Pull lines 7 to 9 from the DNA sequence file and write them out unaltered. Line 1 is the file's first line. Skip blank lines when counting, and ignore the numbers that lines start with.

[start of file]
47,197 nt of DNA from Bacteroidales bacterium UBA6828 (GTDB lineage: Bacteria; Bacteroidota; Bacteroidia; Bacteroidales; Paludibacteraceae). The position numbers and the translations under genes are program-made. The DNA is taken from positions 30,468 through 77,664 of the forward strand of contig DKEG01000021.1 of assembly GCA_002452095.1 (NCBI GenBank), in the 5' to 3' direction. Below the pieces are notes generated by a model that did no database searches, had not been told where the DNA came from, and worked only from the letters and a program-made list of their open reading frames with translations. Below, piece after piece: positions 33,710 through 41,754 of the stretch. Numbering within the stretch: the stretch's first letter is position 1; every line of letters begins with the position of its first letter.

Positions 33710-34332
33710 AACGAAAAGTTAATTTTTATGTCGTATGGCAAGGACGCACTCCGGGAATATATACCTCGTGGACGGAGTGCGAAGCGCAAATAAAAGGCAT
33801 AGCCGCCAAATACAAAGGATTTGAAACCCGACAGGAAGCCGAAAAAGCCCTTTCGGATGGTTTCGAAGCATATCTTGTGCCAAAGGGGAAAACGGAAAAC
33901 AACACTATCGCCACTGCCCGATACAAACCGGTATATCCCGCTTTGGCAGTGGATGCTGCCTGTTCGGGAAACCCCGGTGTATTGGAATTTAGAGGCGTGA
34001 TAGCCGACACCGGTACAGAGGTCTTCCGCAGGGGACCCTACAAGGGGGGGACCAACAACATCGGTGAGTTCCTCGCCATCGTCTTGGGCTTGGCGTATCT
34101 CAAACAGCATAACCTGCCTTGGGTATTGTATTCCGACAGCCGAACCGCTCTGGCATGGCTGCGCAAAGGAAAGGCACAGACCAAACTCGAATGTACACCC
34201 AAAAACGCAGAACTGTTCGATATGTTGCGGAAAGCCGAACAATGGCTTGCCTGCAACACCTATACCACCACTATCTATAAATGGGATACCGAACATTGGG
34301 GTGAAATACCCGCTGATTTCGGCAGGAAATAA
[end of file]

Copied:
34101 CAAACAGCATAACCTGCCTTGGGTATTGTATTCCGACAGCCGAACCGCTCTGGCATGGCTGCGCAAAGGAAAGGCACAGACCAAACTCGAATGTACACCC
34201 AAAAACGCAGAACTGTTCGATATGTTGCGGAAAGCCGAACAATGGCTTGCCTGCAACACCTATACCACCACTATCTATAAATGGGATACCGAACATTGGG
34301 GTGAAATACCCGCTGATTTCGGCAGGAAATAA